- Requirements for safeguarding data for, and from, third parties
- Litigation basics
In the first days of the course, students should independently become familiar with the available technical support resources. Instructors are not expected to know about or how to fix technical issues.
If you need assistance with technical support to participate in this course, please review the Student Orientation & Resource Area or Contact 24/7 Support. You will have the option of email, live chat, or phone. Students may also use the Help Desk for technical support issues: http://uma.echelp.org (from this link, students will be able to chat, email and call technical support).
More technical support information is located on the login page, and should have been provided to students when they received their login credentials. Further technical support information is located in our course, under the Resources menu, on the left side-bar.
All students and participants of courses at UMass Amherst are expected to read and abide by guidelines for academic honesty detailed in the Undergraduate Rights and Responsibilities and the Student Code of Conduct. The link to the Code of Conduct can be found here: http://www.umass.edu/dean_students/codeofconduct/
No form of cheating, plagiarism, fabrication, or facilitating of dishonesty will be condoned in the University community. Students will be expected to read and to act in accordance with the University Student Code of Conduct.
Underlying every action of this course, the Academic Honesty Policy. Students should know and understand Academic Honesty policy. The complete Academic Honesty Policy and forms are available at: www.umass.edu/honesty.
Accommodation Policy Statement
The University of Massachusetts Amherst is committed to providing an equal educational opportunity for all students. If you have a documented physical, psychological, or learning disability on file with Disability Services (DS), Learning Disabilities Support Services (DSS), or Psychological Disabilities Services (PDS), you may be eligible for reasonable academic accommodations to help you succeed in your courses. If you have a documented disability that requires an accommodation, please notify your instructor within the first two weeks of the semester so that they can make appropriate arrangements.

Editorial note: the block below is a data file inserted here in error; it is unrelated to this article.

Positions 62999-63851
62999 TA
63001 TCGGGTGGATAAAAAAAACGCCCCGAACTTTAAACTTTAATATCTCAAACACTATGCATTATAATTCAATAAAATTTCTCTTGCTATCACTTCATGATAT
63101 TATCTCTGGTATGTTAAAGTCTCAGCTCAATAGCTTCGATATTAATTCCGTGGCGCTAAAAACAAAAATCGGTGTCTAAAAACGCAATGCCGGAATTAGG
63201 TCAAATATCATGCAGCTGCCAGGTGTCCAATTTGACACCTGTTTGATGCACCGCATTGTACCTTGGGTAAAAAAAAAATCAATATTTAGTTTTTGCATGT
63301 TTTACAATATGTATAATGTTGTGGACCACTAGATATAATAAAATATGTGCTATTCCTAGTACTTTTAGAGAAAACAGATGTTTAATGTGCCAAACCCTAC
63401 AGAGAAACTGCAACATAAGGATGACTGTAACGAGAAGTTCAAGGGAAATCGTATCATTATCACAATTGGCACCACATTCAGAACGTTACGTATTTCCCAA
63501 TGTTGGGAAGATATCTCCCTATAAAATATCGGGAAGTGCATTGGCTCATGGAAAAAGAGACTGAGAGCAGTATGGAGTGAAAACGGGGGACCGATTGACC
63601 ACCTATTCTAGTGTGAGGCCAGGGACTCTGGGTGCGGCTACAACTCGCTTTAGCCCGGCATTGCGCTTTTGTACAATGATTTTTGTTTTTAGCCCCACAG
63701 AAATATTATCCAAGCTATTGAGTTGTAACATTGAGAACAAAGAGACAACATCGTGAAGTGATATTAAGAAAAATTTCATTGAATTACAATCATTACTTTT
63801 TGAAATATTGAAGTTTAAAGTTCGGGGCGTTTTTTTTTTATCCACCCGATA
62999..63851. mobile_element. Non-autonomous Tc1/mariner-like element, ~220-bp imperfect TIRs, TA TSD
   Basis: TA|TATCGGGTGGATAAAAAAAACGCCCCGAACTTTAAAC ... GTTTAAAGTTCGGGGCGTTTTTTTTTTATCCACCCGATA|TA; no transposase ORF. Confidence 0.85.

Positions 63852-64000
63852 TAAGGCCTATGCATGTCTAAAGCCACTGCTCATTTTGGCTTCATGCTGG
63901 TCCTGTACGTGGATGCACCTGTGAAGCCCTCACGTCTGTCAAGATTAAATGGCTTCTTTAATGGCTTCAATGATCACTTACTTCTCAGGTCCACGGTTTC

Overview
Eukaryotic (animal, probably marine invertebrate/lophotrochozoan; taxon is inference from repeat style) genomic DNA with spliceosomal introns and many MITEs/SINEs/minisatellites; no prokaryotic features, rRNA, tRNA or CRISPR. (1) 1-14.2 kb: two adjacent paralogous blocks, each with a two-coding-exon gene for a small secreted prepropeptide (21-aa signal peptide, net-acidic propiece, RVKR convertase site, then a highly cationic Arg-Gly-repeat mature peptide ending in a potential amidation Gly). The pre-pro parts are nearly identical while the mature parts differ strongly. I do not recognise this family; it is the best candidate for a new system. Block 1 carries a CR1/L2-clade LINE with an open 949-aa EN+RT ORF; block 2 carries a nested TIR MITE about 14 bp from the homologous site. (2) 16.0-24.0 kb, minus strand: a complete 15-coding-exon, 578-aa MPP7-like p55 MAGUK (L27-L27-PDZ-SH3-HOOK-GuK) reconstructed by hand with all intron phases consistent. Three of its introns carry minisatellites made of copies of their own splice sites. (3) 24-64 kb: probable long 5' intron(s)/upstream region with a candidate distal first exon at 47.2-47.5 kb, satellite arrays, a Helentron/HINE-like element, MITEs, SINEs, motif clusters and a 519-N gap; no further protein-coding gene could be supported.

Online Course Expectations & Netiquette
The interactions between students and teachers for online classes are much different from traditional classroom classes. Many times, in online environments, there will be much more interaction between students than traditional classrooms. And, online interactions are not face-to-face.
A few weeks into this course, I predict that everyone in this class will interacted with everyone else in this class. I’m hoping that we can create a robust learning community that inspires and supports everyone’s learning growth.
In support of maintaining a robust learning community, I ask that everyone follow a few simple guidelines:
- Be a good person. Be respectful and responsible. Do unto others, as you would have others do unto you.
- Respect people’s time and bandwidth. Written communication should be meaningful and to the point. People are busy. Don’t include large files, unless absolutely necessary.
- Be formal. As to how formal communications should be, error on the side of being more formal. When possible, please use formal sentence structure. But, be clear and concise. And, use courteous language.
- Respect copyrights. Do not violate copyright laws.
- Cite clearly. Citations may, many times, be necessary. When a specific citation format is required, students will be notified. Otherwise, when providing citations please provide citations to authorities so that readers may identify and find those authorities for future research.
- Be careful about outside materials. Please, be judicious with the use of outside materials. Use of outside materials in this course may be taken down by the instructor at any time.
While the instructor of this course is an attorney, no statements made by the instructor as a result of being engaged to teach this course should be construed as legal advice nor relied upon for any legal matter. Furthermore, no statement made by instructor as a result of teaching this course should be construed as having created of an attorney-client relationship.
In order to comply with Massachusetts’s wiretapping statute, all students should be aware and understand that all communications for this class may be recorded. By participating in this course, a student consents to any recordings made as a result of student’s activity in the course.
Syllabus may be changed at any time, for any reason.